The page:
A rare edition of this finely printed Protestant bible in a beautiful and richly worked contemporary mosaique morocco binding, immaculately preserved, with its original silvers clasps and catches, a most handsome present commissioned for the wedding of in Geneva in1617 of Louis Dufour and Catherine Franconis. The Société Genevoise de Généalogie states that Catherine Franconis married, on 2nd February 1617, at the Temple of Saint-Gervais in Geneva, Louis Dufour and they later had a daughter Madeleine Dufour which confirms that this bible must have been made as a wedding gift. Their names are jointly stamped on the verso of the catches with the date 1616. The lovely Geneva binding is a very fine example of the best bindings of the period, extremely finely and delicately worked for its small size, with tiny inlays of darker morocco, making for a subtle all over design. The shape of the Bible with its large flat spine allowed the binder to create a most unusual panel design on the spine mirroring those of the covers. The silver clasps and catches are very beautifully worked in very fine grotesques and survive in perfect condition, as does the rest of the binding. This Bible was exhibited in the exhibition ‘Ten centuries of the French Book’ (Dix siècles de livres français) organised by the Musée des Beaux-Arts at Lucerne on the 9 July to 2 October 1949 (cat., n°357)

This Geneva Bible, beautifully printed in a very fine minuscule Roman type, imitates, on a small scale, the great Estienne folio Bibles of the previous century. It is completed with the addition of a Psalter, by the same printer, probably intended to accompany this Bible, though they are not always found together. The Psalter is followed with the ‘forme des prières ecclésiastiques’, the catechism, and the confession of faith in 40 articles by the Reformed Church of France. (“Confession de foi faite d’un commun accord par les François qui désirent vivre selon la pureté de l’Evangile de Nostre Seigneur Jésus-Christ”). A finely printed Bible remarkably preserved in a most beautiful contemporary binding.

BM STC Fr. C17th p. 50, B791. Darlowe and Moule. 3744 ‘French Geneva version. A close reprint of the edition of 1588”.


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I.G. de rebus auspiciis serenissimi, & potentissimi Caroli gratia magnæ Britanniæ, &c. sub imperio illustrissimi Iacobi Montisrosarum marchionis…: Supremi Scotiæ gubernatoris anno 1644, & duobus sequentibus præclarè gestis, commentarius.

Paris, ex Typographia Ioannis Bessin, propè Collegium Remense. 1648.


8vo. pp. (xxiv), 563 (i). Large paper, Roman letter, some Italic. Woodcut and typographical headpieces, small woodcut initials, printed label, ‘6506’ from the sale of Bolongaro-Crevenna at head of front pastedown, bookplate of Robert Maxtone Graham below. Light age yellowing, the very rare marginal spot. A fine, large paper copy in exceptional contemporary French red morocco in the style of Le Gascon, covers double gilt ruled to a panel design, outer panel filled with a fine scrolled roll, middle panel with two fine dentelle scrolls elaborate fleurons to corners, central panel bordered with a small pointillé roll, elaborate corner pieces with scrolled and pointillé tools around a central oval worked to a lozenge form with fine scrolled tools, spine richly gilt with gilt ruled raised bands, double gilt ruled with further pontillé rules to compartments, richly gilt with scrolled tools and semé of small tools, edges with gilt dentelle roll, combed marble endpapers.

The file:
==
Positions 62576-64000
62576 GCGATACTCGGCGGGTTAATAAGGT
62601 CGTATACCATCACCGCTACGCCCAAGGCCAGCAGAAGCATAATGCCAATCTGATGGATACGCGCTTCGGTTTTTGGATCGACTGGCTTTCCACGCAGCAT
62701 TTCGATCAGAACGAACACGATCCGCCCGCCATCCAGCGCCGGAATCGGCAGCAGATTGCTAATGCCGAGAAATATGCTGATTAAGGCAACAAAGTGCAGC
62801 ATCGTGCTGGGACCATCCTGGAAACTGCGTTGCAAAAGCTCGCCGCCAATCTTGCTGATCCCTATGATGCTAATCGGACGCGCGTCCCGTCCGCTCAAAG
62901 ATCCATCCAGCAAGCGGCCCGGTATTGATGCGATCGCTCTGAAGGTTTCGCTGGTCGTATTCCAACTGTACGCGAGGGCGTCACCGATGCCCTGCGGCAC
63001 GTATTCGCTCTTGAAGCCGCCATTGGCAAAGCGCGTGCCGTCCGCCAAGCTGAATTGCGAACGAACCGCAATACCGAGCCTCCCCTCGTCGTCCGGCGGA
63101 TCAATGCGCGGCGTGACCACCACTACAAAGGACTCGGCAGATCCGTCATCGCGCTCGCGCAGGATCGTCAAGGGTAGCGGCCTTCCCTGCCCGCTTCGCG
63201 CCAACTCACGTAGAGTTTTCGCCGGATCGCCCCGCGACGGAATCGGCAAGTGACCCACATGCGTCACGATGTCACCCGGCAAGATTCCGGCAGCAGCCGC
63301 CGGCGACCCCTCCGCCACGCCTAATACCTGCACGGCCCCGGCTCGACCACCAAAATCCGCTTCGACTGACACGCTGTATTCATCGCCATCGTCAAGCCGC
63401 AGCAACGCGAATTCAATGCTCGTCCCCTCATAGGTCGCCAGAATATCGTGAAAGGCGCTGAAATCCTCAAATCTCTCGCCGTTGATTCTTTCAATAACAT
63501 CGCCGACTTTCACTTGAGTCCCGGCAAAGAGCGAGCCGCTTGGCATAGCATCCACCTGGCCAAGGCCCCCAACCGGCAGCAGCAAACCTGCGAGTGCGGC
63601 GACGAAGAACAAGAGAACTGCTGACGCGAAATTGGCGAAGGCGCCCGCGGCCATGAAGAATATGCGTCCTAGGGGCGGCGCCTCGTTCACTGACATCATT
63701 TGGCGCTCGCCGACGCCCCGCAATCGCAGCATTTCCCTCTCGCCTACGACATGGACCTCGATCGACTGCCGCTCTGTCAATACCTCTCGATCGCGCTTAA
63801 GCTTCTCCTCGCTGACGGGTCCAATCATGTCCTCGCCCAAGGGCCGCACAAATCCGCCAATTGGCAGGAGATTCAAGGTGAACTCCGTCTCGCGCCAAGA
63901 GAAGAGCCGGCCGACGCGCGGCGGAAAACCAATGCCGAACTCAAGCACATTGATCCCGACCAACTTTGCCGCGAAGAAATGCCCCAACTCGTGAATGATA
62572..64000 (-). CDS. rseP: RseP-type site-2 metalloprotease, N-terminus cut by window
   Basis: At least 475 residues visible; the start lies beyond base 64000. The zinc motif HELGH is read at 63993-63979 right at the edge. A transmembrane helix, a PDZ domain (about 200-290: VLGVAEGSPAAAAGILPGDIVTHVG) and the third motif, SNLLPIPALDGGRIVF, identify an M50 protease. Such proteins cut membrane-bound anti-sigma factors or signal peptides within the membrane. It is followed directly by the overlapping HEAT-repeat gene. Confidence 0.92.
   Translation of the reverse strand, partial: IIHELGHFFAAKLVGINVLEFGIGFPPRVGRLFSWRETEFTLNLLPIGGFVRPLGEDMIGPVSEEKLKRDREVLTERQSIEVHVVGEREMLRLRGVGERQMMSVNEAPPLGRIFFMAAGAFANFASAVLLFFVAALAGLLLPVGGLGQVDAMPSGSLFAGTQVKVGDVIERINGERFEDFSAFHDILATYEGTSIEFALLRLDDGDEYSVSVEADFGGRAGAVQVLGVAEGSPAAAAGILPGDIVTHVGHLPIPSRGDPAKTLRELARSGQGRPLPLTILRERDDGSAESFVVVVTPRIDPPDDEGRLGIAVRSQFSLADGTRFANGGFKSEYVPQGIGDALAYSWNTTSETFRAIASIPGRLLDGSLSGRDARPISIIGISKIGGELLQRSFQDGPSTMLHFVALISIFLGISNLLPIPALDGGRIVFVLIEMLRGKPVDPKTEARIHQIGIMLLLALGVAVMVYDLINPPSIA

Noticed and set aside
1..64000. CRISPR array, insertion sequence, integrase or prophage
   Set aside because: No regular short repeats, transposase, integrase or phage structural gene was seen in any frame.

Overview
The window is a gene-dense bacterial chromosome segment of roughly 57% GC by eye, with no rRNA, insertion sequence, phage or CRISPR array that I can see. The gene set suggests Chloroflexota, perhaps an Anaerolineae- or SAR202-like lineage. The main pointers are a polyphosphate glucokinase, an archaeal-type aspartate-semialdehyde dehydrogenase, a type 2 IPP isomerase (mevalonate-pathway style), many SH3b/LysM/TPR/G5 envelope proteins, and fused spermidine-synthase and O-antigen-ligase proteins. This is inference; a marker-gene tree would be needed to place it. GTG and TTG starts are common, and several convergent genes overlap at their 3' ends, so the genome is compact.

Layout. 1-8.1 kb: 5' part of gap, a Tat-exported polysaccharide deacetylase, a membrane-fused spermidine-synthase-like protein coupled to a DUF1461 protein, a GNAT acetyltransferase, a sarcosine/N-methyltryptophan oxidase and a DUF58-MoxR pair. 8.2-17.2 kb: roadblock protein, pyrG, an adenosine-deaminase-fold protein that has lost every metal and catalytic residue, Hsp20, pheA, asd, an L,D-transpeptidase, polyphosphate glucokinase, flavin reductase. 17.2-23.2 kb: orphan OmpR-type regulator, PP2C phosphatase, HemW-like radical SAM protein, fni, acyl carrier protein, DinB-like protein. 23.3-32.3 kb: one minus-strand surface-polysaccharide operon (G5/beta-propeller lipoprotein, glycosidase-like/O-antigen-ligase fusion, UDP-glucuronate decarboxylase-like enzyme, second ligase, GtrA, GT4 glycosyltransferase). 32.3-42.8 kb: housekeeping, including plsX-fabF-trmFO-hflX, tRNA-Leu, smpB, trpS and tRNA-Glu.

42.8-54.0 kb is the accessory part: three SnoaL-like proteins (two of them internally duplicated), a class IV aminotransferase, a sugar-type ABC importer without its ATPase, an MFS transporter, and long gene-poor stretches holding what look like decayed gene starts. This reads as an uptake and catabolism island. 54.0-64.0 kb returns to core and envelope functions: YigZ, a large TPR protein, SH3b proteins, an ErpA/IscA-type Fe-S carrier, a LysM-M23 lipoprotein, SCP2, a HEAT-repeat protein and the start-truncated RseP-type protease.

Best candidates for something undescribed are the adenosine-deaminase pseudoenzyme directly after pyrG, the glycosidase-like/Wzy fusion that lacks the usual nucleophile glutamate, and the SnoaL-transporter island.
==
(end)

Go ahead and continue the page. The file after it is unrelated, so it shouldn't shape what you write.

A fine, large paper copy of this most interesting contemporary biography of the feats of the great Scottish General, James Montrose, in a stunning contemporary morocco binding attributable or very close to the great French binder Le Gascon, from the exceptional library of Bolongaro-Crevenna. “Dr. George Wishart was born in 1599… In 1626 he moved to St. Andrews as second charge, and it has been conjectured that is was there that he first met the Earl of Montrose, who matriculated at the University of St. Andrews in 1627… When the Presbyterians obtained the ascendancy, Dr. Wishart fled to England with Archbishop Spottiswood. On 19th October 1639, he was appointed to a lectureship of All Saints Church, Newcastle, and in 1640 he was presented at St. Nicholas Church, Newcastle. When Leslie and the Scots army took Newcastle on 19th October 1644, Wishart was taken prisoner, and, on the charge of corresponding with royalists, was imprisoned in the Thieves’ Hole, Edinburgh. After 7 months in prison, Wishart was liberated when the Marquis of Montrose arrived in Edinburgh after his victory at Kilsyth on 15th August 1645. Wishart joined the royal army at Bothwell, and was appointed private chaplain to the Marquis of Montrose. In this capacity he accompanied the Marquis in his campaign both at home and abroad, and his narrative of Montrose’s campaign is that of an eye-witness and biographer. It was first published in Amsterdam … 1647. When the Scottish Parliament tried Montrose in abstentia in 1649, Wishart’s book was brought as evidence against him. A bounty was pledged by Parliament and the Church of Scotland for his capture, and he was sentenced in abstentia to be hanged with Wishart’s book around his neck. The sentence was carried out in the following year after Montrose was captured and brought to Edinburgh.” The Wishart Society.